‘Drive Sober or Get Pulled Over’ Campaign Kicks Off Friday
Summer is winding down and Labor Day Weekend is just around the corner. It's the last holiday weekend of the summer and maybe that's why it is notorious for being a dangerous weekend to be on the road. Law enforcement is trying to change that.
According to Lieutenant Todd Harness with the Texarkana, Ark., Police Department:
The Texarkana, Ark., Police Department, in conjunction with local, county, and state law enforcement with begin our 'Drive Sober or Get Pulled Over' campaign August 21 through Sept. 7, 2015. Law enforcement officers will be stepping-up enforcement of traffic safety laws looking for impaired drivers. Overtime Funds for this campaign are provided by a Selective Traffic Enforcement Grant funded through the City of Texarkana, Ark., State of Arkansas and National Highway Traffic Safety Administration.
The strong nationwide impaired driving crackdown will include high-visibility enforcement and will be supported by national paid advertising, creating a comprehensive campaign to curb alcohol impaired driving in August and throughout the Labor Day holiday weekend.
Sgt. (Nick) Elrod said officers will be aggressively looking for impaired drivers during the crackdown and will arrest anyone caught driving impaired.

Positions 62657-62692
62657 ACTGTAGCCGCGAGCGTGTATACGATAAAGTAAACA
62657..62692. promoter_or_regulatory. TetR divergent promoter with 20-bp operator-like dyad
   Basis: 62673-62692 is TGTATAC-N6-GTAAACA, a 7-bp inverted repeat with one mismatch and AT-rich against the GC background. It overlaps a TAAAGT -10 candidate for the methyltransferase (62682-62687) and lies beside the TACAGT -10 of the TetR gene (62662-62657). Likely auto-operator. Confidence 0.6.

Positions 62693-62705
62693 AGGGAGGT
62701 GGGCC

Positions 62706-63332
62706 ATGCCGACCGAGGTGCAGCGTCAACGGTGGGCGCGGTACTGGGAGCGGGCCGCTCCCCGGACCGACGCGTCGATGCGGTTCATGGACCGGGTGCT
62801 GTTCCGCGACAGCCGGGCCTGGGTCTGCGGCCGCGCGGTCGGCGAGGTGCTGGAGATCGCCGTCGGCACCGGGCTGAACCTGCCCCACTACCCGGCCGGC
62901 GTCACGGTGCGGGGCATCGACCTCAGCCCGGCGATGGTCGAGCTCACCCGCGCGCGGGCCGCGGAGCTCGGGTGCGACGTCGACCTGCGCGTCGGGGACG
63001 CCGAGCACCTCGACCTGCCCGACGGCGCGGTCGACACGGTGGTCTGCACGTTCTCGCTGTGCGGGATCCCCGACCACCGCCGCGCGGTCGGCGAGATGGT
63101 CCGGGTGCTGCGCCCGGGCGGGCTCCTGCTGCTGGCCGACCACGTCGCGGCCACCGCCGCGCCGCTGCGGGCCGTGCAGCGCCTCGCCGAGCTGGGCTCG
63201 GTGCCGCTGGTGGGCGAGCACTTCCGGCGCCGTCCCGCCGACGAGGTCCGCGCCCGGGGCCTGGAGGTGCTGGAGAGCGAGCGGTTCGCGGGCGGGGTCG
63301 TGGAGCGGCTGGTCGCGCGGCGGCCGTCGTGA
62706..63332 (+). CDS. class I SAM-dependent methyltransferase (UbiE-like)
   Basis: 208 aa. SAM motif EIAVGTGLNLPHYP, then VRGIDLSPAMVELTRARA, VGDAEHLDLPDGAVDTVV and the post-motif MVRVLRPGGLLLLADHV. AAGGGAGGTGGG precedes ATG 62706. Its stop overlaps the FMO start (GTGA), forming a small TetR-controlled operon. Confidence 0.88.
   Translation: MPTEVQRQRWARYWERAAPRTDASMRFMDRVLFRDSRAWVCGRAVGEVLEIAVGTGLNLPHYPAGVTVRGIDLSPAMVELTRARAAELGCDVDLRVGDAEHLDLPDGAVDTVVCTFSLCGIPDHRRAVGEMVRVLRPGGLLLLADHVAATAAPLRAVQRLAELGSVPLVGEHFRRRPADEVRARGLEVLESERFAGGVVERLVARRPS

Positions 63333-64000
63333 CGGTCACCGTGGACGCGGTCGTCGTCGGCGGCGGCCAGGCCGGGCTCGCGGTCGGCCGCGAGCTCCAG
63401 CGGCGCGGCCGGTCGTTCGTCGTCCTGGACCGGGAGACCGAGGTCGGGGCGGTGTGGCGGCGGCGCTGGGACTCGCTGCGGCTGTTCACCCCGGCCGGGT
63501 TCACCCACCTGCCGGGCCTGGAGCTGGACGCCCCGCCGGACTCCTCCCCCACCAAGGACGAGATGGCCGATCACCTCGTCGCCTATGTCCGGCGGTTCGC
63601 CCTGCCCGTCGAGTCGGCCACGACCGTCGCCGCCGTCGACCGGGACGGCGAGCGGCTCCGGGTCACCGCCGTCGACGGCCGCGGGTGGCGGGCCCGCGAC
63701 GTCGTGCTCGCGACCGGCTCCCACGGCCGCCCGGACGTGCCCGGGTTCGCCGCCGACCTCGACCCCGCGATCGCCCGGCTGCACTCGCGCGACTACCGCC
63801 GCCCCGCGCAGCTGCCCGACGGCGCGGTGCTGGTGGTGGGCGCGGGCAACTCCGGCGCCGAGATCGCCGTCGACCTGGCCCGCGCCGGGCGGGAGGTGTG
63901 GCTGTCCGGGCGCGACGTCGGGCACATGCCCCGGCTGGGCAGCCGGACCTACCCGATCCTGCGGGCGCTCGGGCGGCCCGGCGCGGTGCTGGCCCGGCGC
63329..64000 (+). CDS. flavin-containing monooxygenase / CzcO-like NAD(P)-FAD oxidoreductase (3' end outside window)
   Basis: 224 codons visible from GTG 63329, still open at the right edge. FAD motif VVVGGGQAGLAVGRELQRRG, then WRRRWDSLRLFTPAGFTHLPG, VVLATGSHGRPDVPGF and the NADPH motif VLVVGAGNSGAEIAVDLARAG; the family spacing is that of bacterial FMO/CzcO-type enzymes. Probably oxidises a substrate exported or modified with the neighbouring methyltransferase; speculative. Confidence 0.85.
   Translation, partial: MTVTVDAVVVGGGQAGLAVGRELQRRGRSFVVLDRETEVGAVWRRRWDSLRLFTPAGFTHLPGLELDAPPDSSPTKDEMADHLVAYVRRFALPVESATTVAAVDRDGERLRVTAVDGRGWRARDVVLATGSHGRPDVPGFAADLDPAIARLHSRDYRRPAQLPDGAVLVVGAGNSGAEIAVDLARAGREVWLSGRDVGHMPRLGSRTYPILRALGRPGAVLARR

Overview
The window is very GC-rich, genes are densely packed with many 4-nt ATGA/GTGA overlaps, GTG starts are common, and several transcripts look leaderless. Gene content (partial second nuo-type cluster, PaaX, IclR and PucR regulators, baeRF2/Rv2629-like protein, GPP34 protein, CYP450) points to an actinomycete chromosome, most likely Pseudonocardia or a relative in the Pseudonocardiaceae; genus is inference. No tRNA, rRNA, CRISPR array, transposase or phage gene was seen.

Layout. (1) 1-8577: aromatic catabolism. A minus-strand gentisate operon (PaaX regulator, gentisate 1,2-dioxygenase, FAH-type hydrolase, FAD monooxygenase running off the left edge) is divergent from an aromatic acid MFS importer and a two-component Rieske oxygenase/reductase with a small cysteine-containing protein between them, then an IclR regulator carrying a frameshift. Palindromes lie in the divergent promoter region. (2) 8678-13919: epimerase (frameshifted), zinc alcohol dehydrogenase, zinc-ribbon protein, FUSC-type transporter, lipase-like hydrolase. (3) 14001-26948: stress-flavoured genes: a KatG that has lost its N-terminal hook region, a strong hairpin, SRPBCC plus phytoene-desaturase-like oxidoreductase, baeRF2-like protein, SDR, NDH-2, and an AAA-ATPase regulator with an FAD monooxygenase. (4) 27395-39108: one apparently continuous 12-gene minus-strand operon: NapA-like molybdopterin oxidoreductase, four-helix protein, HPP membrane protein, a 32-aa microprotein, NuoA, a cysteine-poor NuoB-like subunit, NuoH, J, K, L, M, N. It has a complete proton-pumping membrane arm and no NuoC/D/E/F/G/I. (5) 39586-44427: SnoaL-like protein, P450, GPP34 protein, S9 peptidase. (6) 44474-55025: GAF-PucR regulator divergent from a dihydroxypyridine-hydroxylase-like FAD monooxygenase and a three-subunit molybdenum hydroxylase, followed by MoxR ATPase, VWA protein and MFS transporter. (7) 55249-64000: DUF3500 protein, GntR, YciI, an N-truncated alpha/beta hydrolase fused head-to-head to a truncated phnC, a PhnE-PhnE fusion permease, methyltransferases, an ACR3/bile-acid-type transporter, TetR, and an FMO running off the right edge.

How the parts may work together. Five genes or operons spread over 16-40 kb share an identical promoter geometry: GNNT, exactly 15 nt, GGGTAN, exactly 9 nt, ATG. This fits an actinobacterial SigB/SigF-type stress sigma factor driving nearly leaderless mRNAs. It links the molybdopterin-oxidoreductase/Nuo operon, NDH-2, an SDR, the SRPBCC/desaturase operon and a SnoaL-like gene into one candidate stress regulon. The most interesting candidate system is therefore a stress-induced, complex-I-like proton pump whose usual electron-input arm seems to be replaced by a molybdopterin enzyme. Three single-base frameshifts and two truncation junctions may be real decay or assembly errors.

During the 2013 calendar-year, there were 10,076 people killed in drunk–driving crashes, almost a third of all traffic fatalities. Thirty-eight percent of crash fatalities on Labor Day weekend that year involved drunk drivers (with blood alcohol concentrations [BACs] of .08 or higher), amounting to 161 lives lost. And we’re not just talking about a little bit of alcohol, either. More than a quarter (27 percent) of the crash fatalities that occurred on Labor Day weekend involved drivers with BACs of .15 or higher—almost twice the illegal per se limit.
“Too many people think their actions don’t affect anybody else,” Elrod said. “They know it’s illegal. They know it’s wrong. But they do it anyway – they make decisions as if those statistics just can’t happen to them,” Elrod added.
Data collected by the National Highway Traffic Safety Administration (NHTSA) data shows that repeat offenders are an especially dangerous facet of the drunk-driving problem. In the month of August from 2009-2013, of the drunk drivers involved in fatal crashes, almost 1 out of 10 (8 percent) of them had already been convicted of at least one drunk-driving offense.
“Obviously we want to remind everyone that it is illegal to drive impaired, and we hope the campaign will remind people that if they plan on drinking, to never get behind the wheel,” Elrod said. “But if someone does choose to drive impaired, we will arrest them. No warnings. No excuses.”
Those arrested for DWI face jail time, loss of their driver licenses, and steep financial consequences such as higher insurance rates, attorney fees, court costs, lost time at work, and the potential loss of job. When family, friends and co-workers find out, violators also often face tremendous personal embarrassment.
For more information, visit the “Drive Sober or Get Pulled Over” Campaign Headquarters at www.nhtsa.gov/drivesober.